Verizon’s marketing materials for the service feature young, hip, privacy-conscious users enjoying the “industry’s most secure voice communication” platform:

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Read More: https://www.techdirt.com/articles/20141214/06590429436/verizon-offers-encrypted-calling-with-nsa-backdoor-no-additional-charge.shtml

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Scientists Have Put a Worm’s Mind in a Lego Robot’s Body


via IFL Science:

Beneath the skin of a simple worm with transparent skin, there are 302 neurons that have been mapped meticulously by researchers in what is known as a connectome. This tiny, one millimeter-long worm has been studied in laboratories around the world, and now it’s nervous system has been transplanted into the body of a Lego Mindstorms EV3 robot. The worm they used is Caenorhabditis elegans (C. elegans).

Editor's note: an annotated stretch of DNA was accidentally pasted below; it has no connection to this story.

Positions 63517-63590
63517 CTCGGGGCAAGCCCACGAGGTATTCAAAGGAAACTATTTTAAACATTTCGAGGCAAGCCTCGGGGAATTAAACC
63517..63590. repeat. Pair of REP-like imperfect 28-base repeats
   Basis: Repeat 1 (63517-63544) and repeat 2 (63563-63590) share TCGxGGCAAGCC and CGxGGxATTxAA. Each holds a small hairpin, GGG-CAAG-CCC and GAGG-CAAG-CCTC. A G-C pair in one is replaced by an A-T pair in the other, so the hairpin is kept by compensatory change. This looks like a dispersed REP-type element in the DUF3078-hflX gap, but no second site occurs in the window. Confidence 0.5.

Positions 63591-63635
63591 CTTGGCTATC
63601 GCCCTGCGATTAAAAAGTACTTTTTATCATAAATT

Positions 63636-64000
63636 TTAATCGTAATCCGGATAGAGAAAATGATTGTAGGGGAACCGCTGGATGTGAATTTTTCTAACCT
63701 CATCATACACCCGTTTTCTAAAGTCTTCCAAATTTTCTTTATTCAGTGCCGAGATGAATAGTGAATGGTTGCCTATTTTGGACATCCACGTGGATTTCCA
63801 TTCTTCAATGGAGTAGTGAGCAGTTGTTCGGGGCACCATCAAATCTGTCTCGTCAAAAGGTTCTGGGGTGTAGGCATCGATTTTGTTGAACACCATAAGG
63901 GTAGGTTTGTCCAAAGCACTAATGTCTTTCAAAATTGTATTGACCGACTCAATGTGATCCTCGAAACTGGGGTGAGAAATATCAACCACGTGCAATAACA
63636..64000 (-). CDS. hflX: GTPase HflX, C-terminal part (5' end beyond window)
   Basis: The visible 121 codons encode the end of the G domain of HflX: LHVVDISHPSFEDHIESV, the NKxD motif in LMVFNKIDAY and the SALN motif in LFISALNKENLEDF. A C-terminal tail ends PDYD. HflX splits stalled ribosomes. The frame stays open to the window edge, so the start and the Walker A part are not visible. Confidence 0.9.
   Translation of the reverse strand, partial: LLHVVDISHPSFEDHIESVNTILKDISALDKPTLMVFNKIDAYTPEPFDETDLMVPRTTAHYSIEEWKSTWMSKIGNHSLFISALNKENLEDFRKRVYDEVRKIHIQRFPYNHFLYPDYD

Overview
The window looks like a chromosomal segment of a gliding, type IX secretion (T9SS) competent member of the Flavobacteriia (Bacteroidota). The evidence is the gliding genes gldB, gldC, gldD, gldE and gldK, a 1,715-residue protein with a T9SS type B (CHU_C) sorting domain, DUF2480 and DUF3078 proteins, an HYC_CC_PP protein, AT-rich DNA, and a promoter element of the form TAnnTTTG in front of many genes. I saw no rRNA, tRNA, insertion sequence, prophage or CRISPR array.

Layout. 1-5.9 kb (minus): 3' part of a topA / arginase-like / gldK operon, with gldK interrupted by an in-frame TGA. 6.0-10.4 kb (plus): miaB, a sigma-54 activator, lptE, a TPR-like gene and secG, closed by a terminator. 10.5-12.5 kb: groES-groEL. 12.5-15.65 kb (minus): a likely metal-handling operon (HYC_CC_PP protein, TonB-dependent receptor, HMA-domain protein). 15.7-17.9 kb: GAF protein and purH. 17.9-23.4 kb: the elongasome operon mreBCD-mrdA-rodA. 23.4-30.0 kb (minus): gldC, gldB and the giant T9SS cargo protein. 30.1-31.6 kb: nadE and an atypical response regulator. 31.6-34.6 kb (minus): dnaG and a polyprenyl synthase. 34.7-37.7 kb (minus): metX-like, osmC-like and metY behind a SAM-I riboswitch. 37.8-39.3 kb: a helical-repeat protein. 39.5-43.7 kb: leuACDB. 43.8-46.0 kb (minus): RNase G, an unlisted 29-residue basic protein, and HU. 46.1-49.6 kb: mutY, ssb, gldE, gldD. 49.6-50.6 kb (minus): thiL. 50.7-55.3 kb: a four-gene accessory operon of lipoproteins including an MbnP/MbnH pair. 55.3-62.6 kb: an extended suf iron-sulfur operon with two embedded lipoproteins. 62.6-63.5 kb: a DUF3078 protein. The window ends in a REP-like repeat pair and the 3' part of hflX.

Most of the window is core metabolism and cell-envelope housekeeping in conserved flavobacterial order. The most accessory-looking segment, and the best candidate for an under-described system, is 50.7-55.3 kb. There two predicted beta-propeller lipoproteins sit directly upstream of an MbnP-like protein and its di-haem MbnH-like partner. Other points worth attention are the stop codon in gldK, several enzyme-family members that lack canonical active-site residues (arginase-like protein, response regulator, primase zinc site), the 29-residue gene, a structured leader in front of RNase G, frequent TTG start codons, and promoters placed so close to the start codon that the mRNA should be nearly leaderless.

Why? According to OpenWorm—an organization dedicated to creating the world’s first virtual organism in a computer—to understand the human brain, we must first be able to comprehend a simple worm. To do so, their scientists essentially reverse-engineered the worm’s neural networks using sensors and software. The model makes use of UDP packets to fire neurons. For example, the sonar sensor on the robot is wired to be like the worm’s nose, which means if the robot comes within 20 centimeters of an object, sensory neurons are activated with UDP packets.

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As Robots Grow Smarter, American Workers Struggle to Keep Up